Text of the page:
We switched back to git. Since its automatic merge is AWESOME. Just to win the bet I've moved a solution (modified standard objects and new ones) from NAV7CTP3 to NAV7CTP5 in 4 hours. While a team of four developers achieved the same result needing almost three weeks of everyday work.

Git really makes a difference. I believe the same results are possible with other distributed version control systems.

The reason is: Git and other distributed systems save a lot more information during a commit than i.e. TFS and SVN. It is not so important during regular development, but when it comes to merging, all this 'redundant' information from Git makes the difference.

During the merge Git finds the common revision which started a branch and then applies changes from both branches step by step - in the same way as the developer changed the code - to all files in solution.

If the same line was changed in both branches it shows the conflict. If not it just saves the files into the working folder ready for commit.

Here some statistics:

  • The Total number of files processed in both CTP3 and CTP3 codebases is around four thousand each;
  • The Total number of the solution's objects merged is 1170;
  • The Total number of conflicting files is 140;
  • The rate of successful automatic merge is about 88% (1170 – 140) / 1170 * 100 = 88%;
  • Most conflicts are changes in the object's versions — trivial;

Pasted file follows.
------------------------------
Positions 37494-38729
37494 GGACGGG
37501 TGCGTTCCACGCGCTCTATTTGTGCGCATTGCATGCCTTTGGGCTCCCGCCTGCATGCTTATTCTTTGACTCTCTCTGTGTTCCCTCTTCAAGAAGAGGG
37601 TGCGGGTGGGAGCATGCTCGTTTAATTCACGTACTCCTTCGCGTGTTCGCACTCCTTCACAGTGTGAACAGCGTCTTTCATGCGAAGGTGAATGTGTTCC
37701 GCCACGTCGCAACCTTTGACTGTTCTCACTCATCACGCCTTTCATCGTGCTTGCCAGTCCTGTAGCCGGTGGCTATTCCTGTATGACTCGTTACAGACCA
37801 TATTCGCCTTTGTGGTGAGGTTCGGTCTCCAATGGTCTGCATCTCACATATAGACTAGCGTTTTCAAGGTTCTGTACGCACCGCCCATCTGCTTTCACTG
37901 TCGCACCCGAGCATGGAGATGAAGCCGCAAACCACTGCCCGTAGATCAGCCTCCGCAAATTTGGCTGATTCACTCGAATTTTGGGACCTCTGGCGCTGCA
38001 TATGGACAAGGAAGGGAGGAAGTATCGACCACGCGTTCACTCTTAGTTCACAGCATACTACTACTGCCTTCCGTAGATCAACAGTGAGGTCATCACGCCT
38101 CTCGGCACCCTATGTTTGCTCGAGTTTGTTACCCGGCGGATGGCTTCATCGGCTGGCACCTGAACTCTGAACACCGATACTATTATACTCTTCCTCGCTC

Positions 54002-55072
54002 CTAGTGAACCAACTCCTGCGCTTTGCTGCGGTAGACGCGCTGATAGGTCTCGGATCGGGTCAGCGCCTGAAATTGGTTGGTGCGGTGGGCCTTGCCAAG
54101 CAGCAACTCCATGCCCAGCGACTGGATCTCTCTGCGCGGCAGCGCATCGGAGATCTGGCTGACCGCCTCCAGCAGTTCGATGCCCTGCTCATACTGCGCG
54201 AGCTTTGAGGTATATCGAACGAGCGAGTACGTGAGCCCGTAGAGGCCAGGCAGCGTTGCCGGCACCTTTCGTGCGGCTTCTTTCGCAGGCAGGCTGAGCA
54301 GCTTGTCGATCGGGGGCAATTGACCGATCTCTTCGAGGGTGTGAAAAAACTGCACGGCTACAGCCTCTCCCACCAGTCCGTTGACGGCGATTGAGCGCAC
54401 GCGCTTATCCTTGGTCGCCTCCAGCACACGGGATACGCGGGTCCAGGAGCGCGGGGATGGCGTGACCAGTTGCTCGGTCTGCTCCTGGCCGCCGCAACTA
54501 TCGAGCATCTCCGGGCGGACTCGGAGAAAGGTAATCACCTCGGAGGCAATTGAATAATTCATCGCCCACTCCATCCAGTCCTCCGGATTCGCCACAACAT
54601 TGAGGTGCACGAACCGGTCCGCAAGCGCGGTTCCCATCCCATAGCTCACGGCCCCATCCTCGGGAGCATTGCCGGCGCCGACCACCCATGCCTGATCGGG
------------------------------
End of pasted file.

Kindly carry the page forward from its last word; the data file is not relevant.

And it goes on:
• None-trivial conflicts in about 20 files;
  • Trivial find and replace was done on all merged objects (to fix RunFormOnRec -> RunPageOnRec, etc.);
  • The result is a fully importable set of the most recent solution objects based on CTP5;
  • The Number of compile errors after import is about 50;
  • Most of these errors relate to changes in standard objects done from CTP3 to CTP5;
  • The rate of faulting objects is around 4% (50 / 1170 * 100% = 4%);
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Do you have any experience regarding NAV5 or NAV6 and Git? What kind of interface do you use? Export files as text by hand and then version it in git? Or do you have some kind of (semi-)automatic interface to perform versioning directly out of Navision? –  lanoxx Mar 25 '13 at 14:22
Hi @lanoxx, I'm using bare command line — it doesn't hide power of the Git. If you interested in nice Git UI, you might try SmartGit — it seems to be the only one full-featured GUI solution for Git on the market. However I use bare command line — the reason is speed and my special shortcuts — commands to split and combine NAV objects right from git. –  shytikov Mar 25 '13 at 15:03
I was asking because at least in NAV5 and NAV6 the objects are stored inside the database as binary data, so in order to version them one must explicitly export them as text files. Is this still the case in NAV7? Do you have to export the object(s), every time you make a change? –  lanoxx Mar 25 '13 at 15:10
Yes, I was exporting them to *.txt manually. I know that there are some ways to export them directly from C/SIDE by involving ROT (Runtime Object Table if I'm recalling correctly), but additional development will be needed. –  shytikov Mar 25 '13 at 16:37